Dakota Philosopher: Charles Eastman and American Indian Thought by David Martinez

Dakota Philosopher: Charles Eastman and American Indian Thought by David Martinez

Dr. Charles Alexander Eastman (Ohiyesa), 1858 - 1939, was a American Indian author, physician, philosopher and reformer. He straddled two worlds in his life and writing. The author of Indian Boyhood was raised in the traditional way after the 1862 U.S.–Dakota War. His father later persuaded him study Christianity, and attend medical school. But when Eastman served as a government doctor during the Wounded Knee massacre, he became disillusioned about Americans’ capacity to live up to their own ideals.

While Eastman’s contemporaries viewed him as “a great American and a true philosopher,” Indian scholars have long dismissed Eastman’s work as assimilationist. Now, for the first time, his philosophy as manifested in his writing is examined in detail. David Martínez explores Eastman’s views on the U.S.–Dakota War, Dakota and Ojibwe relations, Dakota sacred history, and citizenship in the Progressive Era, claiming for him a long overdue place in America’s intellectual pantheon.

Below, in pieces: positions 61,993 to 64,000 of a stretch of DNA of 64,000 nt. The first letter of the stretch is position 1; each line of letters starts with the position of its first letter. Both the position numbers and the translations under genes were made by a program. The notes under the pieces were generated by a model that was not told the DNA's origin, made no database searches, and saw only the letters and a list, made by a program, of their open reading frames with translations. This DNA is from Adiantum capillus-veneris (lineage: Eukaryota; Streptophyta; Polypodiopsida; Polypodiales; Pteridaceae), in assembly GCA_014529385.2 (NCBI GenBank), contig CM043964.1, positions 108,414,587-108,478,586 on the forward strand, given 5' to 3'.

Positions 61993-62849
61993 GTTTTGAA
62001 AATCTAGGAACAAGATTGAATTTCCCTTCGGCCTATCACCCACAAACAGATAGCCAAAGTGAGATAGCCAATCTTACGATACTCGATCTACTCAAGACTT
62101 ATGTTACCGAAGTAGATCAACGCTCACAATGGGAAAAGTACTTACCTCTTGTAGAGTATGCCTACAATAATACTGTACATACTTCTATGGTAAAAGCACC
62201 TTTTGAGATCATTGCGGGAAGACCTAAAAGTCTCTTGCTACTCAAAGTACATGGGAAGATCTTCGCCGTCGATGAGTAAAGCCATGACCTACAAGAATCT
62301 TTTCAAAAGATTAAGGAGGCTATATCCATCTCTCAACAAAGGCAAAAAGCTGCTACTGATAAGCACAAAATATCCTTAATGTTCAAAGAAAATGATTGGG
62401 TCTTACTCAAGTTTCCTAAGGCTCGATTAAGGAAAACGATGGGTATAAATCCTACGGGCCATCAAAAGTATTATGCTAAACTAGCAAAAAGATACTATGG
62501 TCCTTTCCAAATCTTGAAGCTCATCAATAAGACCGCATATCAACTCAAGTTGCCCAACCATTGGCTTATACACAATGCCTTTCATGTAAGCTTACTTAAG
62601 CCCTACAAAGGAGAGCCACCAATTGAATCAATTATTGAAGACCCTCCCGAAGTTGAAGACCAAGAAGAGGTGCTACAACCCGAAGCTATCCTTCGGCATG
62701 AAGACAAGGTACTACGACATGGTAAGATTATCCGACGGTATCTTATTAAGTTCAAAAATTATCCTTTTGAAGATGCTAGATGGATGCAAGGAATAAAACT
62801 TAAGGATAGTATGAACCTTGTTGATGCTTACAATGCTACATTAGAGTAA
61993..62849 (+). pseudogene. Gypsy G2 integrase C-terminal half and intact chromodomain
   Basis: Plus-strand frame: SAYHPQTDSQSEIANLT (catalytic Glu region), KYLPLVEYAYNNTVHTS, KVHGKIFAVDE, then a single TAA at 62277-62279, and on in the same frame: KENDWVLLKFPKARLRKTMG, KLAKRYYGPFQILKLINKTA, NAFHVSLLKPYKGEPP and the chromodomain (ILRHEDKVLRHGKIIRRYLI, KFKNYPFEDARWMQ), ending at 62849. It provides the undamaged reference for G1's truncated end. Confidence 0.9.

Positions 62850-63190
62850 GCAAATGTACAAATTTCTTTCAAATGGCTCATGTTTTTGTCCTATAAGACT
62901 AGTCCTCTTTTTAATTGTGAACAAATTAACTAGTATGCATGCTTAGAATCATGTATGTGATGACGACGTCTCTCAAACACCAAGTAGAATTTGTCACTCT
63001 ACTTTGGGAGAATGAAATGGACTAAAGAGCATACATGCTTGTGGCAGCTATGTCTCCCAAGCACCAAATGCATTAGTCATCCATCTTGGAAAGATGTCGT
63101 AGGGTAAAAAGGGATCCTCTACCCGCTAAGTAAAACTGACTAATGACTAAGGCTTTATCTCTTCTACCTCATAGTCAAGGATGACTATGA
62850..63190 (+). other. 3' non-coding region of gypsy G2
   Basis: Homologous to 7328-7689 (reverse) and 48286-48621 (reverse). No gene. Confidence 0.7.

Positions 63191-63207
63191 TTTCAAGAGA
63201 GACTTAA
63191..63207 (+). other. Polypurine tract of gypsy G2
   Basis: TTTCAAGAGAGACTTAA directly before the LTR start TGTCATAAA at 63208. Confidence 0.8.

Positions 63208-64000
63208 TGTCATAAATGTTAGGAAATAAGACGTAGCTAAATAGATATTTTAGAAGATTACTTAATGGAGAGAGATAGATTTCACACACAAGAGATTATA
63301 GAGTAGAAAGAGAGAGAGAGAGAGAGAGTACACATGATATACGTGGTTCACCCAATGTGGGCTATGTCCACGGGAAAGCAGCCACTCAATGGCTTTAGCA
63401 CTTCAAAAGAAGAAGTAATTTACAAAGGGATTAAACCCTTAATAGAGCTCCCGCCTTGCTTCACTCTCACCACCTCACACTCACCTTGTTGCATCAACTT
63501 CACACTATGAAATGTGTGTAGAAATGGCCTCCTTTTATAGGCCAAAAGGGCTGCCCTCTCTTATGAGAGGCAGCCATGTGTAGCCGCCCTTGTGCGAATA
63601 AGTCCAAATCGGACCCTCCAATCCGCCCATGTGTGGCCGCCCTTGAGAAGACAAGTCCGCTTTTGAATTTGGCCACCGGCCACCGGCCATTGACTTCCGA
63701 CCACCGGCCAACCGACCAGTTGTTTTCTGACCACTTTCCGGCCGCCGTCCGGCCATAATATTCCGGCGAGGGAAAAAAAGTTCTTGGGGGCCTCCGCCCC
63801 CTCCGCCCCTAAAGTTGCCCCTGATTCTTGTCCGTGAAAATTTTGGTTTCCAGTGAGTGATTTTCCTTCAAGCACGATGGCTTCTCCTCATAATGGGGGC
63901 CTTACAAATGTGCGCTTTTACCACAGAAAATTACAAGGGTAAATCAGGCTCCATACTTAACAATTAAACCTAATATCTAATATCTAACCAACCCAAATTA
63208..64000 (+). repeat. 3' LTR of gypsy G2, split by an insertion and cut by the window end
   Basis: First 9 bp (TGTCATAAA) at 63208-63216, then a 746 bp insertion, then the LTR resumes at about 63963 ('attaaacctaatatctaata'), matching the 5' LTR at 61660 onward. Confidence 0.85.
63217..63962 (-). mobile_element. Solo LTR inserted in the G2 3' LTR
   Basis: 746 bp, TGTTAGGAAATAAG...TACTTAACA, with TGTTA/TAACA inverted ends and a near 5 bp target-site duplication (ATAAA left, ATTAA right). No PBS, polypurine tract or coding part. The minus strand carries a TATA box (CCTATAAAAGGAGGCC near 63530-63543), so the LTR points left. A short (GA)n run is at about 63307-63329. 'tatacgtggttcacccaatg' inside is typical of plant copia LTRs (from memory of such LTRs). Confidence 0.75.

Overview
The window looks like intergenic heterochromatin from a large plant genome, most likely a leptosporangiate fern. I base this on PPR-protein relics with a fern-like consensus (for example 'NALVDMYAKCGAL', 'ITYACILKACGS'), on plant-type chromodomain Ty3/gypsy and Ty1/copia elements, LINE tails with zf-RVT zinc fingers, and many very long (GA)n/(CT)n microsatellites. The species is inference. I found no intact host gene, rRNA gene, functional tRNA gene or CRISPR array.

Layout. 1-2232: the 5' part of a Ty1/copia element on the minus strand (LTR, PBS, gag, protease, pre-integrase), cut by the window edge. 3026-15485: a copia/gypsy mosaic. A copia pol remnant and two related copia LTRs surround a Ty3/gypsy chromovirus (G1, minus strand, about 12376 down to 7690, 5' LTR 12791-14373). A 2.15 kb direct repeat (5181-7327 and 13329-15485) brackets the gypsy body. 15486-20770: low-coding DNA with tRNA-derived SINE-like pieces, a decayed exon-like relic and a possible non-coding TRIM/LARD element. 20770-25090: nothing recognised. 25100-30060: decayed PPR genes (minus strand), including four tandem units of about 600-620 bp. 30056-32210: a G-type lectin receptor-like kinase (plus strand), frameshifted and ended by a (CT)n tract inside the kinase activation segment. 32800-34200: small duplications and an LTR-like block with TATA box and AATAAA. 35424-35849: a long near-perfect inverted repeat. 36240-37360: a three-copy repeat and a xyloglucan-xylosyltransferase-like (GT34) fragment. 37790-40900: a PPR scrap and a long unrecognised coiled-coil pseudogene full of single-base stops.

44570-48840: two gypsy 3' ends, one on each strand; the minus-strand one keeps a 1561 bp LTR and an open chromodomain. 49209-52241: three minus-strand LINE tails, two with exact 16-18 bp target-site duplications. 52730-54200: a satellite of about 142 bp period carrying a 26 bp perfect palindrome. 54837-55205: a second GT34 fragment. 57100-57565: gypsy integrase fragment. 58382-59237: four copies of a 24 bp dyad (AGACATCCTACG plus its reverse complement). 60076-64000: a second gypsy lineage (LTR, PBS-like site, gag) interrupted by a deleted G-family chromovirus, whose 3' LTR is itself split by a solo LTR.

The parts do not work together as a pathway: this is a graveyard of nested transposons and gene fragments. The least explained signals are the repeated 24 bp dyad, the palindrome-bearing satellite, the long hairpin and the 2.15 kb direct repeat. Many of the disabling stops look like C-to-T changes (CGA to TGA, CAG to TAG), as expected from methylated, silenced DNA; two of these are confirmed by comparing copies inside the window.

“A compelling, innovative, and provocative reading of the work of Charles Eastman. Martínez has achieved a new and deepened understanding of the importance of Charles Eastman to his times, to Native intellectual history...”
Robert Allen Warrior, The People and the Word: Reading Native Nonfiction

“Martínez makes a unique contribution to the ongoing exploration of the early twentieth-century generation of Indian intellectuals, offering literary interpretations of historical texts and taking particular aim at the connections between intellectual history and philosophy.”
Philip Deloria, Indians in Unexpected Places

David Martínez is of Pima descent and he is an enrolled member of the Gila River Indian Community.

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